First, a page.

Earlier this year, Archive and JCA published the 2012 Millennial Impact Report which, in part, analyzed the connections non-profits are making now with young people ages 20-35 and made recommendations on how to best retain these relationships in an effort to help shape the next generation of donors.
Defined as those born between 1979 and 2001, the millennial generation is the most analyzed, most marketed to, and most intriguing generation to date. They see themselves as friendly, open-minded, intelligent young adults who are responsible and well informed about life and social issues. Unlike many perceptions of the generation that preceded them, this group is very eager to be taken seriously as volunteers and donors and often have high expectations for the institutions and causes to which they are giving their time and dollars.
As savvy early adopters of technology, this group overwhelmingly prefers to donate to charitable causes electronically; however, they are quick to criticize any group they feel did not give them an appropriate “human touch” as well. For this reason, many non-profits are struggling with these contradictions as they begin to build social media and other programs to engage these future major gift donors.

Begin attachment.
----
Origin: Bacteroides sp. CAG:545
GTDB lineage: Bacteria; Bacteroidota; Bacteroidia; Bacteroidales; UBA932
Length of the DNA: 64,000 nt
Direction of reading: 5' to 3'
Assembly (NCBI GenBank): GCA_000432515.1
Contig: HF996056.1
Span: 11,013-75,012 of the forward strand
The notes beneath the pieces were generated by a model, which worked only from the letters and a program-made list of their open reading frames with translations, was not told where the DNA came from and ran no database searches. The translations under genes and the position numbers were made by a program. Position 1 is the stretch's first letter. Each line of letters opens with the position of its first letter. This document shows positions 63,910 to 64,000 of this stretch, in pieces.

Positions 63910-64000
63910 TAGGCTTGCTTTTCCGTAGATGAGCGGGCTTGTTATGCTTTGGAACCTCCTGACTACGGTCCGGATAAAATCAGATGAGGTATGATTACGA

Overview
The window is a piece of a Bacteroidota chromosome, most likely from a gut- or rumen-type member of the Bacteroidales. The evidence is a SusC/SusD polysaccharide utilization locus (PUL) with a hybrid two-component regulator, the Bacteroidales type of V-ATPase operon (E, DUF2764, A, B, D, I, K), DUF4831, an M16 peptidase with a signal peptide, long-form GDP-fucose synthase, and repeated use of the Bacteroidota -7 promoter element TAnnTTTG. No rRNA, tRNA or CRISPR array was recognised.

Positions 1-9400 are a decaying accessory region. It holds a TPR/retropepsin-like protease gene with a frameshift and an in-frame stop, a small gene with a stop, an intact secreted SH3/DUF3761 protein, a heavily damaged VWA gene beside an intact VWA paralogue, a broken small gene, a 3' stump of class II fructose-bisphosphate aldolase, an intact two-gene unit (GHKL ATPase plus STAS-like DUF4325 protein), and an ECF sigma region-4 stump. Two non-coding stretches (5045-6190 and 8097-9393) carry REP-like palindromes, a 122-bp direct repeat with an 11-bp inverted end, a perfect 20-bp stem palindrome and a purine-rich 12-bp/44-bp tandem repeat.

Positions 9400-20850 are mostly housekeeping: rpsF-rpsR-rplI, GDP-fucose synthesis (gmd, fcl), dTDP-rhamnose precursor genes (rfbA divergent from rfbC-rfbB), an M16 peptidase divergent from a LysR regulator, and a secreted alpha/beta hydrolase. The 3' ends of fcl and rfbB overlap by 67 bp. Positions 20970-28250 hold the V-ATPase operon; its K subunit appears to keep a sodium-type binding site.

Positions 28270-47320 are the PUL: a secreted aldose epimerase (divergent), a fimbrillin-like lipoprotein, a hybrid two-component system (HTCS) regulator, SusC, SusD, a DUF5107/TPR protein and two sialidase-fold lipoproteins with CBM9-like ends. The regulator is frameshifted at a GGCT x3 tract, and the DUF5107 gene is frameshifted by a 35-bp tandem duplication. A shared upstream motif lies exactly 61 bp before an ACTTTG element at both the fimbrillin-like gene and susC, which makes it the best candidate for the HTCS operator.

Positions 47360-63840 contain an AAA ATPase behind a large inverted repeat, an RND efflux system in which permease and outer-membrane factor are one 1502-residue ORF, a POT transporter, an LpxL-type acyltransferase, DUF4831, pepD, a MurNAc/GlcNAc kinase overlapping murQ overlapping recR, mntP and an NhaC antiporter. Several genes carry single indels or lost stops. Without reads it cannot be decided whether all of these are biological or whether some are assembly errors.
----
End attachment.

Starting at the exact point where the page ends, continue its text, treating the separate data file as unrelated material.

Initially, most thought that social media would simply be a new way to just ask for money. However, as time has passed, it has become more apparent that this media is not the tool to immediately get the dollar, but the tool to solidify the partnership with those who have already given or with those who are considering giving. Remember, this is a generation that is used to instant gratification, so use your Facebook and other applications to create small campaigns or projects with easily attainable goals. That said, be transparent about your results, show status updates that are key to the project, and never be afraid to ask your reader to share your message and their participation in your program with their friends. Studies now show that these simple steps are retaining more donors than wide, open-ended social media approaches.
Finally, while all these facts about millennials separate them from the previous generations, when it comes to fundraising, relationship building is still the ultimate key to your success now and for a sustainable program in the future. Follow this rule and get an early start on fostering these relationships, both in person and online, and success will follow.